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Local Animals Affected by Hurricane Sandy

A northern yard squirrel surveys the carnage from a strategic perch.

As Hurricane Sandy ravaged the Boston area on October 29th, Harvard students hunkered down in their dorm rooms, blithely forgetting about the fortunes of the various animals who inhabit Harvard Yard. However, as it turns out, these fauna were affected just as much—if not more—than their human counterparts.

Hundreds of squirrels were trapped in cramped enclaves in trees for hours on end without food and water. In a tense atmosphere brought about by the lack of personal space and the continual fear of a painful death, the squirrels also realized that, without local tourists and Harvard students present, there was nobody left to annoy but themselves. Therefore, they turned on each other, and a battle of epic proportions went down within the tree trunks.

The number of casualties is unclear, but, according to Harvard maintenance workers who have been clearing the corpses from the Yard, the number of deaths rivals that of the great war between the squirrels of the northern half of the Yard and those of the southern half over the South’s right to secede from the Yard-wide confederation and retain their right to impose forced manual labor among the chipmunks.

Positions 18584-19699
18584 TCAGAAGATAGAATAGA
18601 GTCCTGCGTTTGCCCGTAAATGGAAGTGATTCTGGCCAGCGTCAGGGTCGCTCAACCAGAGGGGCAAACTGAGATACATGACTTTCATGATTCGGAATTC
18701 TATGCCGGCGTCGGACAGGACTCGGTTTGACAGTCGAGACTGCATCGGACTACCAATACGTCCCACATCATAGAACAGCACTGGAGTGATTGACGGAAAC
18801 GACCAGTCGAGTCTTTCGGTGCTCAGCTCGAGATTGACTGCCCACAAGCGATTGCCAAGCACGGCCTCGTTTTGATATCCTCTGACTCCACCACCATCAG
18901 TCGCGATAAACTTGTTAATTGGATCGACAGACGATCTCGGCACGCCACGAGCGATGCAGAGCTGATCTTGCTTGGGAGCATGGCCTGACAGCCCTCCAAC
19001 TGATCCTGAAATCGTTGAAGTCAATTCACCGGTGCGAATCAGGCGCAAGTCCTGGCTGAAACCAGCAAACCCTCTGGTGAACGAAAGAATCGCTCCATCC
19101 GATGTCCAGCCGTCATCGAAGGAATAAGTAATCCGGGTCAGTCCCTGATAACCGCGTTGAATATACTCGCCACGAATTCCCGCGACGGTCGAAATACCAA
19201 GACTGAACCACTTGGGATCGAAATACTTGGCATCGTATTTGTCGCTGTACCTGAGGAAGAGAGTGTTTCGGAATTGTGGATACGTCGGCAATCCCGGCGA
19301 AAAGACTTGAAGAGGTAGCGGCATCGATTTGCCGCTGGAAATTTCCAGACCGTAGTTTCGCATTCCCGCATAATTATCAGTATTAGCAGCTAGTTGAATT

However, the hurricane did not only affect mammals. Numerous eyewitness reports affirm that an itsy bitsy spider was attempting to climb a waterspout on Widener Library. “I was in a Crimson Key tour gathered in front of the wall, and I saw the little guy scramble up into the gutter. He looked like he was on a mission,” said local Canadian tourist François Bouchard. “But, then again, that was before the storm really got started.”

 When the rain came down, it washed the spider out. The arachnid has been missing ever since. “I hope it’s not dead, but if it is, then that would kind of work with the whole Titanic thing that Widener has going,” commented Bouchard. Experts agree that when the sun comes out and dries up all the rain, if the spider is still alive, it will go up the spout again.

Thankfully, most of the mice, rats, and cockroaches were able to escape the full brunt of the storm by fleeing into freshman dorms.  

© 2012